• 2yr old Son Charley kidnapped in 1932
      • $50,000 ransom
      • murdered
  • Amelia Earhart
    • 1932: First female to fly solo across the Atlantic
    • 1935: First person to fly from California to Hawaii
    • 1937: Attempt to fly around the world
      • 2/3 completed and went missing, presumed dead.
  • AMERICAN HEROES OF THE 20s
    • In 1929, Americans spent $4.5 billion on entertainment. (includes sports)
    • People crowded into baseball games to see their heroes
    • Babe Ruth was a larger than life American hero who played for Yankees
    • He hit 60 homers in 1927.
  • MUSIC OF THE 1920s
    • Famed composer George Gershwin merged traditional elements with American Jazz.
      • Someone to Watch Over Me
      • Embraceable You
      • I Got Rhythm
    Gershwin
  • EDWARD KENNEDY “DUKE” ELLINGTON
    • In the late 1920s, Duke Ellington, a jazz pianist and composer, led his ten-piece orchestra at the famous Cotton Club.
      • Band: “The Washingtonians”
    • Ellington won renown as one of America’s greatest composers.
  • LOUIS ARMSTRONG
    • Jazz was born in the early 20 th century
    • In 1922, a young trumpet player named Louis Armstrong joined the Creole Jazz Band.
    • Armstrong is considered the most important and influential musician in the history of jazz
  • BESSIE SMITH
    • Bessie Smith, blues singer, was perhaps the most outstanding vocalist of the decade
    • She achieved enormous popularity and by 1927 she became the highest- paid black artist in the world
  • BILLIE HOLIDAY
    • Born Eleanora Fagan Gough
    • One of the most recognizable voices of the 20s and 30s.
      • Embraceable You
      • God Bless the Child
      • Strange Fruit
  • 1920s DANCING
    • Charleston
    • Swing Dancing
    • Dance Marathons
  • Walt Disney
    • Walt Disney only attended one year of high school.
    • He was the voice of Mickey Mouse for two decades.
    • As a kid he loved drawing and painting.
    • He won 32 Academy Awards.
  • ART OF THE 1920s
    • Georgia O’ Keeffe captured the grandeur of New York using intensely colored canvases
    Radiator Building, Night, New York , 1927 Georgia O'Keeffe
  • WRITERS OF THE 1920s
    • Writer F. Scott Fitzgerald coined the phrase “Jazz Age” to describe the 1920s
    • Fitzgerald wrote Paradise Lost and The Great Gatsby
    • The Great Gatsby reflected the emptiness of New York elite society
  • WRITERS OF THE 1920
    • Ernest Hemingway, became one of the best-known authors of the era
      • Wounded in World War I
    • In his novels, The Sun Also Rises and A Farewell to Arms , he criticized the glorification of war
      • Moves to Europe to escape the life in the United States.
        • “ Lost Generation” (Gertrude Stein)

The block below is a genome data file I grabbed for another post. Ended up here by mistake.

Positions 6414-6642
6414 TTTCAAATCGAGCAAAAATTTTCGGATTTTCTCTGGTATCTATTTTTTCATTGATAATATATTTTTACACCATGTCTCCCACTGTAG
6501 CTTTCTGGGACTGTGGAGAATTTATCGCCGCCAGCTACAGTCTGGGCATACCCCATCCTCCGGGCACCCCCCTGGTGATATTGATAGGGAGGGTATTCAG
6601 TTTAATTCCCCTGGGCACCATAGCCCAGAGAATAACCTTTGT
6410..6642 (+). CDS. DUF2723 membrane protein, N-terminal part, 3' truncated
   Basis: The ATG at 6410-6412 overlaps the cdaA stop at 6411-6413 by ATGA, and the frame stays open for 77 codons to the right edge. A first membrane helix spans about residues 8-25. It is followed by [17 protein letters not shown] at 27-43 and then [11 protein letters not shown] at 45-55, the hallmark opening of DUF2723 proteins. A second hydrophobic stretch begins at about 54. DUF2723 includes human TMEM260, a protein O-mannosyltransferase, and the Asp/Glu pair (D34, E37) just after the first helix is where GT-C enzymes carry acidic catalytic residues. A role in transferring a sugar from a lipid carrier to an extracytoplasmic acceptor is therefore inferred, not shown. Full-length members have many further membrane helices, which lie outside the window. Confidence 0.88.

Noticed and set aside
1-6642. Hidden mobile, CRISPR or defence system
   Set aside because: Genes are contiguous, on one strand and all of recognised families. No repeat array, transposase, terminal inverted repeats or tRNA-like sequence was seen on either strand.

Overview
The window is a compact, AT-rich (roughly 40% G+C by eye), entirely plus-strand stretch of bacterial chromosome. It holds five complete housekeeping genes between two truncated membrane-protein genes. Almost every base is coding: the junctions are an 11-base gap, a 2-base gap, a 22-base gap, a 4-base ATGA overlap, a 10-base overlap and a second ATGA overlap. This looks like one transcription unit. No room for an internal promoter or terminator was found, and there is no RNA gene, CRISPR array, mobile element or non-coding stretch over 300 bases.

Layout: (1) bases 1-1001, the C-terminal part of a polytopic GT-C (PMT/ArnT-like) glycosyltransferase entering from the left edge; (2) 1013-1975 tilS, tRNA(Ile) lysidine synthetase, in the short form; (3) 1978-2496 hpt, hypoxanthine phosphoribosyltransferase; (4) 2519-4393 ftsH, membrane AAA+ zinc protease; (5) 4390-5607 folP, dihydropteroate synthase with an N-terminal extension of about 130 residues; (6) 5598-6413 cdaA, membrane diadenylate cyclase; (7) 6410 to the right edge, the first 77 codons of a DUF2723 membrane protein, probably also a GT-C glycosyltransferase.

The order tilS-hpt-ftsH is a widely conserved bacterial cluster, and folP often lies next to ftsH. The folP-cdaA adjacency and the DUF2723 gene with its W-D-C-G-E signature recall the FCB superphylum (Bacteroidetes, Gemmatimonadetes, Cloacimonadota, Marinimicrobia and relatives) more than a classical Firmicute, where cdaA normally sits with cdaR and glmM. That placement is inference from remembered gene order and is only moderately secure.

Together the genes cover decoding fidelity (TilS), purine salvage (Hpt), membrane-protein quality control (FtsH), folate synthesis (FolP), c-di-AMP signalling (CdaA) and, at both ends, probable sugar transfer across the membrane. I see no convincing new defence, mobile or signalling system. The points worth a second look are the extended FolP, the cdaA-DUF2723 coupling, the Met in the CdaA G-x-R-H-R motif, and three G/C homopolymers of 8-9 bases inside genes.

• Group of people disconnected from their country and its values.
    • His simple, straightforward style of writing set the literary standard
    Hemingway - 1929
  • THE HARLEM RENAISSANCE
    • Great Migration saw hundreds of thousands of African Americans move north to big cities
    • 1920:
      • 5 million of the nation’s 12 million blacks (over 40%) lived in cities
    Migration of the Negro by Jacob Lawrence
  • HARLEM, NEW YORK
    • Harlem, NY became the largest black urban community
    • Harlem suffered from overcrowding, unemployment and poverty
    • Home to literary and artistic revival known as the Harlem Renaissance
  • LANGSTON HUGHES
    • Missouri-born Langston Hughes was the movement’s best known poet
    • Many of his poems described the difficult lives of working-class blacks
      • “ Thank you Ma’am”
    • Some of his poems were put to music , especially jazz and blues
  • Ku Klux Klan
    • Colonel William J Simmons
      • Revived organization in 1915
      • 1922: enrollment 4 million
      • Attacks against:
        • African Americans, Catholics, Jews, immigrants and others.
        • By night, whipped, beat and even killed.
        • By 1927 Klan activity diminished once again.
  • AFRICAN AMERICAN GOALS
    • Founded in 1909, the NAACP urged African Americans to protest racial violence
    • W.E.B Dubois , a founding member, led a march of 10,000 black men in NY to protest violence
  • MARCUS GARVEY - UNIA
    • Marcus Garvey believed that African Americans should build a separate society (Africa)
    • In 1914, Garvey founded the Universal Negro Improvement Association
    • Garvey claimed a million members by the mid-1920s
      • Powerful legacy of black pride, economic independence and Pan-Africanism
    Garvey represented a more radical approach
  •